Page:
(COLD WAR: 1945-49 – continued)
The leader of Italy's Communist Party, Palmiro Togliati, was one of communism's brighter stars. His was the largest communist party in Western Europe: 2,000,000 members. He was cooperating with Stalin, and his party was a member in good standing in the Cominform. Togliati let criticism from the Cominform slide. He wanted for Italy something more suited to the disdain that the Italian people had learned in the fascist years for dictatorship and the "great" leader.
Togliati was himself charismatic. He could easily draw a crowd of 100,000. He campaigned vigorously for the general election scheduled for April 18, 1948. In the United States a campaign was launched to prevent a victory of the Communists and their allies. Italian-Americans wrote letters to their relatives in Italy. Frank Sinatra made a Voice of America radio broadcast. The Central Intelligence Agency was asked to do what it could, and with approval of the National Security Agency and its chairman, President Truman, the CIA funneled "black bag" contributions to Italy's anti-communist candidates. The U.S. Ambassador to Italy, Claire Booth Luce, and Joseph P. Kennedy helped raise $2 million for the Christian Democrat Party's candidate, Alcide de Gasperi. More influential was the Catholic Church in Italy, which worked hard to encourage people to vote against communist candidates. And their work paid off. The Communists received only half the votes they had in 1946. The Christian Democrats won a parliamentary majority and de Gasperi formed a new center-right government.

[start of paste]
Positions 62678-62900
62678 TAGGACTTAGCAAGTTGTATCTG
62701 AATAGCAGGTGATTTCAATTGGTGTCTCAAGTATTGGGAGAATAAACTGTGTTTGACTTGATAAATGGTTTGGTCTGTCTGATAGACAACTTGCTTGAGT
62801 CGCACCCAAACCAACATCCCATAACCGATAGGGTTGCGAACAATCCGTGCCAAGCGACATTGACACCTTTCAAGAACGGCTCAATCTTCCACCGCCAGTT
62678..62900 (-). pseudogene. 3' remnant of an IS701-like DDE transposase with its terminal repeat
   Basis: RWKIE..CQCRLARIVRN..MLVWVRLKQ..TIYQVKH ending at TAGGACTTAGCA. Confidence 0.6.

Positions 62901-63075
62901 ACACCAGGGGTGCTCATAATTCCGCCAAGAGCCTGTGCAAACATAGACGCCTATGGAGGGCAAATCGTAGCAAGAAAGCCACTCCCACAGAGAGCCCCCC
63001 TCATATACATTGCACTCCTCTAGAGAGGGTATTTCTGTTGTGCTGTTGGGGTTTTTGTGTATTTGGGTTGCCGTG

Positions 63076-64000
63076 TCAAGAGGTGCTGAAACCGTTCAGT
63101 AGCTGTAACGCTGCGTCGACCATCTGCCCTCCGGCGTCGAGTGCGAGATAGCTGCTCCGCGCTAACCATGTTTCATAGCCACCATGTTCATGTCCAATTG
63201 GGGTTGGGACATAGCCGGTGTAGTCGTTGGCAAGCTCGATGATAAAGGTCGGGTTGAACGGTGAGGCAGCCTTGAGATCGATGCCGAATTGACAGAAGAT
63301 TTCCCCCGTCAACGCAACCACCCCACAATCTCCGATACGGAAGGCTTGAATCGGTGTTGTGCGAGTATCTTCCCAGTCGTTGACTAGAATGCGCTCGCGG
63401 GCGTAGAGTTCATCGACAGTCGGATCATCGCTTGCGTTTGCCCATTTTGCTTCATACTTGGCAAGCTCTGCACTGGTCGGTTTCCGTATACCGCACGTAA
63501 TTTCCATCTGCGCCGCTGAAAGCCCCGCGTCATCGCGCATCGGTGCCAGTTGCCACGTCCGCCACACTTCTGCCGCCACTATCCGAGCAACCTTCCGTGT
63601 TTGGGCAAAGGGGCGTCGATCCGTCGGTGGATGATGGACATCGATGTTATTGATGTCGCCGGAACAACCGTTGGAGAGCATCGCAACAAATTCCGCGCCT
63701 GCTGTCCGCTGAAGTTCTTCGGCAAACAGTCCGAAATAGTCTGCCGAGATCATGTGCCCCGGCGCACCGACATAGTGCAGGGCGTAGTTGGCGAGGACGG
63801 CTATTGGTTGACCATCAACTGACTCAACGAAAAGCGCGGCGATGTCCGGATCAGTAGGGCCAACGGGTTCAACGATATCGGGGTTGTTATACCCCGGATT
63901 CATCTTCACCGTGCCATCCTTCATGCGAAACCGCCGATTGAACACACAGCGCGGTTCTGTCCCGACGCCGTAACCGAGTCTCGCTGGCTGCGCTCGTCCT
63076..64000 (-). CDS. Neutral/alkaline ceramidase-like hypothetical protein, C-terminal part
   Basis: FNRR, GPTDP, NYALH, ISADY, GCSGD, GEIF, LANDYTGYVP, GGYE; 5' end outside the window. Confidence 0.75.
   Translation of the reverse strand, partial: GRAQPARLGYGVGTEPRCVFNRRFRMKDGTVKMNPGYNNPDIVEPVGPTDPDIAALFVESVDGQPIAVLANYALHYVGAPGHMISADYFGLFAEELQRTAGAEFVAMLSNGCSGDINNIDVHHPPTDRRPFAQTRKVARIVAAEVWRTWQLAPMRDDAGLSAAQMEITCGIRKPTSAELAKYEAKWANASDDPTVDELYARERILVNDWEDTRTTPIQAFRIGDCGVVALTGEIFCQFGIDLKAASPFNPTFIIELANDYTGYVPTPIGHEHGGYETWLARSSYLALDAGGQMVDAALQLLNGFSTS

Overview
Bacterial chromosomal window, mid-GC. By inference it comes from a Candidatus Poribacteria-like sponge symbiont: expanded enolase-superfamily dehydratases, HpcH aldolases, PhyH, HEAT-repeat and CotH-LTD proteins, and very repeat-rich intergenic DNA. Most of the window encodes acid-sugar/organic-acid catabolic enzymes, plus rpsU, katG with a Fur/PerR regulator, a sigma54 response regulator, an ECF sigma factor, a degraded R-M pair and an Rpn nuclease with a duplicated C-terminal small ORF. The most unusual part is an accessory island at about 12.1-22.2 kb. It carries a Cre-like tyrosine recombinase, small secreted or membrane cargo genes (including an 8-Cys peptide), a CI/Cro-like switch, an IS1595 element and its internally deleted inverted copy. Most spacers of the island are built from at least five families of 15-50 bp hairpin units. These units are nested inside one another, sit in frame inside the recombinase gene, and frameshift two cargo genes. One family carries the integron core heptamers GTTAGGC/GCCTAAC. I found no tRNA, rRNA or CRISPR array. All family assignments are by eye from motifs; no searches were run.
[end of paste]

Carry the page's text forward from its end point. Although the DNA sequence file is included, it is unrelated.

Copyright © 2000-2011 by Frank E. Smitha. All rights reserved.